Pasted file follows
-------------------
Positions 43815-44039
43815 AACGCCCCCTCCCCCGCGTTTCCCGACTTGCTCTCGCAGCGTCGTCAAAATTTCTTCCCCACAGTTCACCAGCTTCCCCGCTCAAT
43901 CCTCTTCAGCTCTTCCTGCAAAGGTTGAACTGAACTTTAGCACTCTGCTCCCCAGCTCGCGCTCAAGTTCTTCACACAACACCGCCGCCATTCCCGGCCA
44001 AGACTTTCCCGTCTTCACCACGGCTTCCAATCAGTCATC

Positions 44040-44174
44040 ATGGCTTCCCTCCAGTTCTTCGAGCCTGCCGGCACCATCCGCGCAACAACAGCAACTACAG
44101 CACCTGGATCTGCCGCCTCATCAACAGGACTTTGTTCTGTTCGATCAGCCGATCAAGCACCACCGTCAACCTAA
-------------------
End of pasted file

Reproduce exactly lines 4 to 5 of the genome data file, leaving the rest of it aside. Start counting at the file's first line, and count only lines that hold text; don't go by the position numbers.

44001 AGACTTTCCCGTCTTCACCACGGCTTCCAATCAGTCATC

Positions 44040-44174